Because I do volunteer work at the local public high school, I have occasion to revisit some of those school days and live vicariously through the students with whom I interact. The teens I see now are essentially the same as we were. Without a doubt they are more technologically advanced. They Instant Message and E-mail one another with the same frequency which we reserved for talking on the phone all afternoon, the communication method of choice back in the "old" days. Many of them wouldn't know what to do if they didn't have a cell phone or beeper holstered to their side every waking moment. I suspect that a few desperate souls even sleep with these devices tucked under their pillows in case that important call comes through in the wee hours. When I think of the "technology" we had then I have to laugh. Having an 8-track or cassette player installed in your car was cutting edge, even if the car wasn't. The luxury of even having a car increased your social standing amongst your peers. Our vehicles were probably an average of ten years old or more and had passed down through a few siblings on its way to us. Having a luxury sport utility vehicle with a CD player was as far from our imagination as taking a trip on the space shuttle. In those days, vinyl reigned supreme and nothing was as exciting as seeing the latest album cover of your favorite band or artist. Kids today don't know how much they've lost out with the advent of digital sound. The resonance of a stylus landing on a record still sounds good to me. For the sake of convenience and portability, I must confess to converting most of my album collection over to discs, but I will never get rid of that turntable.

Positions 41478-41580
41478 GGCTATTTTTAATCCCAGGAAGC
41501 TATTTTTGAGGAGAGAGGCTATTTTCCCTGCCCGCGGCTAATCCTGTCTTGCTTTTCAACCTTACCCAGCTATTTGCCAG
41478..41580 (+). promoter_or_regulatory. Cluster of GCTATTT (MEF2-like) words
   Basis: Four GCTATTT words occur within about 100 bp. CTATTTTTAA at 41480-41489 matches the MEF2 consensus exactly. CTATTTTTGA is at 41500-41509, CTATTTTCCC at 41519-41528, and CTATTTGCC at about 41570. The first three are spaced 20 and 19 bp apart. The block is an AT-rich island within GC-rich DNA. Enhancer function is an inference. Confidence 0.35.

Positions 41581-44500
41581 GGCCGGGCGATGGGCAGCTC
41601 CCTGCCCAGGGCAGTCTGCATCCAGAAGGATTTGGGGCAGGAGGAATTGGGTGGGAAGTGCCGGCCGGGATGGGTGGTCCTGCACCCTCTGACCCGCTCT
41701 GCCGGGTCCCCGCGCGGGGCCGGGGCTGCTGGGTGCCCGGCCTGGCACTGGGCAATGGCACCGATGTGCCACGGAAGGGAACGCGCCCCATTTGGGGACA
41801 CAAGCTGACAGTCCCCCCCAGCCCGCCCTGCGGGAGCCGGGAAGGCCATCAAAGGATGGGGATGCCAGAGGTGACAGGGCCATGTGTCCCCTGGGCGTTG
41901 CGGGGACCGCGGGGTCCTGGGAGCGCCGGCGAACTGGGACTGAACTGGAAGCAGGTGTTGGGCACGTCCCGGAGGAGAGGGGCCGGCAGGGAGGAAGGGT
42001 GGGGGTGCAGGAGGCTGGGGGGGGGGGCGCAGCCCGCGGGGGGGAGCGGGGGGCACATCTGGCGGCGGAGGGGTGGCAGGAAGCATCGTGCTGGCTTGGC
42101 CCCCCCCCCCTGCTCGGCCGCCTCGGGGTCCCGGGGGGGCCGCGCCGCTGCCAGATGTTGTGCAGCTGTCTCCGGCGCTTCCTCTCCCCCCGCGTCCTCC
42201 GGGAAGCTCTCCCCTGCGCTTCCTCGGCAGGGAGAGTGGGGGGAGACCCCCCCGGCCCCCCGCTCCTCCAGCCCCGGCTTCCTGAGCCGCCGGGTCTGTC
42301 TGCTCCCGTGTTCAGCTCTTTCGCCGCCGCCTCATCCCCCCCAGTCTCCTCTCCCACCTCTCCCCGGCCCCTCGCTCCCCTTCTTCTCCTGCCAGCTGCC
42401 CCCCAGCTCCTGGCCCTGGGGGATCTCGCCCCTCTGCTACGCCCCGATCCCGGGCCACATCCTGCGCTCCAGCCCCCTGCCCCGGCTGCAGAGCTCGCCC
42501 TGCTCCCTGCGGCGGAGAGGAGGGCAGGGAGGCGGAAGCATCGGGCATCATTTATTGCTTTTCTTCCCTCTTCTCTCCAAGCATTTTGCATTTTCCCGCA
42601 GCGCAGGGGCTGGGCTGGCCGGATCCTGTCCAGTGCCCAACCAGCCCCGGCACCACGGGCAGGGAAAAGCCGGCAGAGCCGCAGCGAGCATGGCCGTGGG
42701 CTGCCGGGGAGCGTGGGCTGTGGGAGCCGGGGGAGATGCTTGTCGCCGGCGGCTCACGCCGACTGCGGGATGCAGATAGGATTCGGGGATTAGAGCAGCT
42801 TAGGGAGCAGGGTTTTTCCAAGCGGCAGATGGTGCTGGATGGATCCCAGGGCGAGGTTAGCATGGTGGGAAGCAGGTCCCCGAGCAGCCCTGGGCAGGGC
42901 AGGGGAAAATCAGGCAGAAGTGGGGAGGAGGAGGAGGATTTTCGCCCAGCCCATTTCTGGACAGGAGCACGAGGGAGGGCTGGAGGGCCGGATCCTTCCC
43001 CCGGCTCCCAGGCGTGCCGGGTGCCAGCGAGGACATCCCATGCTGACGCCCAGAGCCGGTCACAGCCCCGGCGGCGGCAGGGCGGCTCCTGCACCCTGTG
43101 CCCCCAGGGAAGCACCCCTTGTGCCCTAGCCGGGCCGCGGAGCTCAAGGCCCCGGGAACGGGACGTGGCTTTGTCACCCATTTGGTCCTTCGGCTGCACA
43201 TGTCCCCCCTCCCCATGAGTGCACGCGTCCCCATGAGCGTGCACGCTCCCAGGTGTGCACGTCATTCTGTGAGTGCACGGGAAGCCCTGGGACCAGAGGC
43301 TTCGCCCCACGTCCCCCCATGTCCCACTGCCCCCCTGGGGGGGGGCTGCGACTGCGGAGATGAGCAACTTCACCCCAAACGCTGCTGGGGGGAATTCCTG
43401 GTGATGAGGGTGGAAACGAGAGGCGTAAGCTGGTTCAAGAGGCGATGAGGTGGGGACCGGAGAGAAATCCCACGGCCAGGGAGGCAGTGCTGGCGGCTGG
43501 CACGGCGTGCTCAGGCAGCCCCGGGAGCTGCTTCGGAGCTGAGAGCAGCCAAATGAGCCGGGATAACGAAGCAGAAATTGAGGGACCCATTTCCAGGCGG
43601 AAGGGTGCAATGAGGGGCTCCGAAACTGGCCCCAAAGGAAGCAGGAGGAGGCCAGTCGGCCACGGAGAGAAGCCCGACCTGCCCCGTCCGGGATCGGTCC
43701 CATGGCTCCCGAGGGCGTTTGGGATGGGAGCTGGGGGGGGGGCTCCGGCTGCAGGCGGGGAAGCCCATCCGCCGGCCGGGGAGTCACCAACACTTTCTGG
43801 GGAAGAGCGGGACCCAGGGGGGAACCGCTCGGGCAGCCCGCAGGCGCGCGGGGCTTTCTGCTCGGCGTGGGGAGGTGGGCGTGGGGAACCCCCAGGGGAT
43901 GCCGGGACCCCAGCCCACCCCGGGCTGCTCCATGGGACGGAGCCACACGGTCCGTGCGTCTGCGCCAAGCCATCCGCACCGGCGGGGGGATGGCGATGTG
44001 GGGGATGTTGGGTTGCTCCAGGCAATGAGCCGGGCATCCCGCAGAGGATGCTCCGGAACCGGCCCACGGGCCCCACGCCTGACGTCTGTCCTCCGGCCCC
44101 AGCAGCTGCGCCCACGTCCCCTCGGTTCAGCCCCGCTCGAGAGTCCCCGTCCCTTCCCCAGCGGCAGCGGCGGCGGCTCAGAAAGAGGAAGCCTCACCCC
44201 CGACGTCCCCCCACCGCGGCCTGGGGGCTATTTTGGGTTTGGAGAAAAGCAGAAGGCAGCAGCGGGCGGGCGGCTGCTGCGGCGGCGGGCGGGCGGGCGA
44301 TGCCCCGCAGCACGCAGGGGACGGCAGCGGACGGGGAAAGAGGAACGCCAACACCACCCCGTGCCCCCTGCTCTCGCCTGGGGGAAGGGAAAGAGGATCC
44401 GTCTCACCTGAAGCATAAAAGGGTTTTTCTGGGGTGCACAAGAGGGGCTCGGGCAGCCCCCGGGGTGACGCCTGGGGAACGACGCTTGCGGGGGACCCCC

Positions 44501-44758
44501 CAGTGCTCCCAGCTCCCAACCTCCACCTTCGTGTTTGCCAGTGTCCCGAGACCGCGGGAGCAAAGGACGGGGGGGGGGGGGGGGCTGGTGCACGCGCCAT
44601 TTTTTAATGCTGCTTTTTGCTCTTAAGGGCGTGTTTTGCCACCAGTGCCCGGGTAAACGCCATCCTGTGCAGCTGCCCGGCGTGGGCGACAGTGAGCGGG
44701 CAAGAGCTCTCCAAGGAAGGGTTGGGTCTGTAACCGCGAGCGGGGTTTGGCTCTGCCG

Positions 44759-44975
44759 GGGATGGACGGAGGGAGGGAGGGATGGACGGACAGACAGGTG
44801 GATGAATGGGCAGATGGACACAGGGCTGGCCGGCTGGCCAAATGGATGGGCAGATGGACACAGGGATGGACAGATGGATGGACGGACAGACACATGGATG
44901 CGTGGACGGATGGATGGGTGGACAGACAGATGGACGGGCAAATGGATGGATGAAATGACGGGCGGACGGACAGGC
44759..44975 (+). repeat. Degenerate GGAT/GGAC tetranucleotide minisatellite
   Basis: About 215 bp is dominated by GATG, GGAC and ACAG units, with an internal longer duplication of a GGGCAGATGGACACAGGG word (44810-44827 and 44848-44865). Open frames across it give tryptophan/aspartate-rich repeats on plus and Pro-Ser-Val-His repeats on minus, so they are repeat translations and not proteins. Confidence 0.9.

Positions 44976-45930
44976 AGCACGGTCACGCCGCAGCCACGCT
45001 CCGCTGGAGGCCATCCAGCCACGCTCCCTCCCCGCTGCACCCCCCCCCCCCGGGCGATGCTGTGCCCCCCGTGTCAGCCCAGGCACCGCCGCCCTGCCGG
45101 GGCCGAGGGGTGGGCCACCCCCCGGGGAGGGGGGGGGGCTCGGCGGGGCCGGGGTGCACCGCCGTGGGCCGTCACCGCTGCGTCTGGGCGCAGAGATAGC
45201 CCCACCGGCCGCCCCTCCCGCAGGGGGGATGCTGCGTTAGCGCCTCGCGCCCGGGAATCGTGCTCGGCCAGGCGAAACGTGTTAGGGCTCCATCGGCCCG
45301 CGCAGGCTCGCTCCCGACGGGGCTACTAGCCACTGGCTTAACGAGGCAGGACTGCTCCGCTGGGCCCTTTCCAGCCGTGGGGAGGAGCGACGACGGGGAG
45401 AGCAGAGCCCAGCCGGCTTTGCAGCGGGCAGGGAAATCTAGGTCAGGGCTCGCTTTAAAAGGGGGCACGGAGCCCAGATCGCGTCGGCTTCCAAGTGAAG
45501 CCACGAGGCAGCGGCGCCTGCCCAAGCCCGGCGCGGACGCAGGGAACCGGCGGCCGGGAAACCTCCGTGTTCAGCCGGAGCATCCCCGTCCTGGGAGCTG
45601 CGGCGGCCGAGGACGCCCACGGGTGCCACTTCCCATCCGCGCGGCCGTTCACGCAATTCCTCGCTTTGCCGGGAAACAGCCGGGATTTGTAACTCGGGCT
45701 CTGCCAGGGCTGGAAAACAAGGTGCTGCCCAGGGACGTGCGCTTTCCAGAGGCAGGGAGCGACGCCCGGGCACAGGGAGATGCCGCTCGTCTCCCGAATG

The thought of personal home computing was still in it's infancy as I recall. I never imagined the impact it would have on my life. When I remember those days, the word COBOL is the first one that springs to mind and I envision monitors with a color range that numbered only three .... black, white and gray. Color graphics existed only in comic books and art class. If only we'd invested our lunch money in Microsoft we'd be off sailing to Tahiti (Well, at least that's what I'd be doing.) I'm know that there are those people in our graduating class that had the vision to see what was coming and jumped onto that technology bandwagon. They have presumably gone on to brilliant careers because of that foresight. For that, I congratulate them even if I do envy them just a little bit.

All these advances still don't insulate today's teens from the agonies we once faced and imagined we'd never get beyond. Acne and bad hair can still ruin a day or, if memory serves, an entire life. These kids still fall in and out of love as swiftly and tragically as we once did, and most struggle with the question of what to do with the days that lie ahead. And, just as we are now doing, twenty years from their graduation day, they will be wistful and wondering and trying to comprehend how the years flew by so quickly.

So, that's my two-cents worth on life then and now. I suppose I say all this with the hope that at the reunion you will take the opportunity to tell the people who made an impact on your life of that importance. We now have the knowledge of how quickly the years can pass and know, just as surely, the next ones will slide by even faster.

I hope at the reunion to get a chance to say hello to some old friends and meet for the first time the ones I've been corresponding with via E-mail. To all of you, I hope that the past years have been good and that the days to come are filled with happiness.

Anne :-)